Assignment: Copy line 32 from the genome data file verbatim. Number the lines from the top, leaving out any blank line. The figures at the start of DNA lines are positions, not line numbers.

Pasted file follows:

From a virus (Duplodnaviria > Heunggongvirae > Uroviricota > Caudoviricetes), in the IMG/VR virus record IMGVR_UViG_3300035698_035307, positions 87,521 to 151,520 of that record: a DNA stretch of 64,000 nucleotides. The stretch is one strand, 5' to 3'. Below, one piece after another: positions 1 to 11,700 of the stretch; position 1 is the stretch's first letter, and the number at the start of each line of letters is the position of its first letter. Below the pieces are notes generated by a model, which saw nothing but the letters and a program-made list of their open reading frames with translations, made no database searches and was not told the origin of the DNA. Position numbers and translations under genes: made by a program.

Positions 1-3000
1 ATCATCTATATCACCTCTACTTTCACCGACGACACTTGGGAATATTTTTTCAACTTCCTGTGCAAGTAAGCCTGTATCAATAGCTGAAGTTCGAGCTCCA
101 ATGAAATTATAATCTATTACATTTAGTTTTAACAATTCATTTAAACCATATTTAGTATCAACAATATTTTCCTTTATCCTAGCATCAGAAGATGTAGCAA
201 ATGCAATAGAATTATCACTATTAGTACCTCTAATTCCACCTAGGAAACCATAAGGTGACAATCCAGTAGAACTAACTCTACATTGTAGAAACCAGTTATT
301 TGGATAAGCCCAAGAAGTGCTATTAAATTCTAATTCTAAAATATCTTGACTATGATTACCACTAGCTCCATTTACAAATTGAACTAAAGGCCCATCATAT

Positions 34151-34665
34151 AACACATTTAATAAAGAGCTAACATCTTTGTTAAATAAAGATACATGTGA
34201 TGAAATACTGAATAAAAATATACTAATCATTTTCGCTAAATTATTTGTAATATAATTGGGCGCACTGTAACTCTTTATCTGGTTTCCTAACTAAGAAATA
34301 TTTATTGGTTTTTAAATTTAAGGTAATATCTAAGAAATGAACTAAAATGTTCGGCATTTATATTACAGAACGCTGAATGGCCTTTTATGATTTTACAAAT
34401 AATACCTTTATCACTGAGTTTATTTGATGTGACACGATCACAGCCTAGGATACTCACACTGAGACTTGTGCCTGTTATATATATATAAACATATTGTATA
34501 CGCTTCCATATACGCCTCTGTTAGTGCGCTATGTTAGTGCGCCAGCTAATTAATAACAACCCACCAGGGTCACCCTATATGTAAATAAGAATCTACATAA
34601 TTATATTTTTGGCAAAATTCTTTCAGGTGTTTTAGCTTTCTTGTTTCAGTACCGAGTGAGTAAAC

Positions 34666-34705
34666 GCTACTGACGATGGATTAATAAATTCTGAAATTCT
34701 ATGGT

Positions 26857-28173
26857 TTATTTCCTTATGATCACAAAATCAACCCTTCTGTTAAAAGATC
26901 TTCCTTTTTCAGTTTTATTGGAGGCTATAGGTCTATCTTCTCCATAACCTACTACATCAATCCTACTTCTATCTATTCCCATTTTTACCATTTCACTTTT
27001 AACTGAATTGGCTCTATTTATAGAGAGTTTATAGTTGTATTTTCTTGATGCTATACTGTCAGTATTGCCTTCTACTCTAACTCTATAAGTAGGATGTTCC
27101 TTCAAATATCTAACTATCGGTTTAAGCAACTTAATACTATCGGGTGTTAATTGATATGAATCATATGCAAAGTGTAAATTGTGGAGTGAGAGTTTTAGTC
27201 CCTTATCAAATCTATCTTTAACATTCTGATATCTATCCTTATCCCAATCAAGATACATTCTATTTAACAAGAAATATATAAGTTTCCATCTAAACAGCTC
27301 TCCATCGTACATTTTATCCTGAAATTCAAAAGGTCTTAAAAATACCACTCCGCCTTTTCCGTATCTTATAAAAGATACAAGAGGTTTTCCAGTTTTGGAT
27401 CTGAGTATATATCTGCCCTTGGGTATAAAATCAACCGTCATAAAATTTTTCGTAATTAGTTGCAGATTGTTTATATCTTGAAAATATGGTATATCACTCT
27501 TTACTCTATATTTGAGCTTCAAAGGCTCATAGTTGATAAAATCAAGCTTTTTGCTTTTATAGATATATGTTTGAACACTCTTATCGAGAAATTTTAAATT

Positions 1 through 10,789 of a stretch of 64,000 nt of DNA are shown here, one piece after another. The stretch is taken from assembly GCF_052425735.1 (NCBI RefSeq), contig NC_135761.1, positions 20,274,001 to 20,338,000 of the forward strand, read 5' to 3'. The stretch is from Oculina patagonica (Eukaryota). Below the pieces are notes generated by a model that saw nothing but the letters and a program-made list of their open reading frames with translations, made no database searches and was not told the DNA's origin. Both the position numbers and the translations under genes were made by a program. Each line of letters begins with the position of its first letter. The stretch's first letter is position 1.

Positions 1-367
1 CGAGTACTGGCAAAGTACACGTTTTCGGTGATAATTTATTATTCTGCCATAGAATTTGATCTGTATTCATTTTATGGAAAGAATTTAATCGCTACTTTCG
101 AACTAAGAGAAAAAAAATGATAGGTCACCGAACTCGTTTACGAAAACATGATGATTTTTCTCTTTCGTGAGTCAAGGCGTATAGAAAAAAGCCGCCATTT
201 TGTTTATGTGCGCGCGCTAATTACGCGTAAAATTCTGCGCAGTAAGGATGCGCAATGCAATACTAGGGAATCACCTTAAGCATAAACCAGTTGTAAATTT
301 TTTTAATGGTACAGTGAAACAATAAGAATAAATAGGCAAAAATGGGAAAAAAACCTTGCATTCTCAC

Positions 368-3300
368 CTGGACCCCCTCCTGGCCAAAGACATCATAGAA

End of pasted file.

Positions 368-3300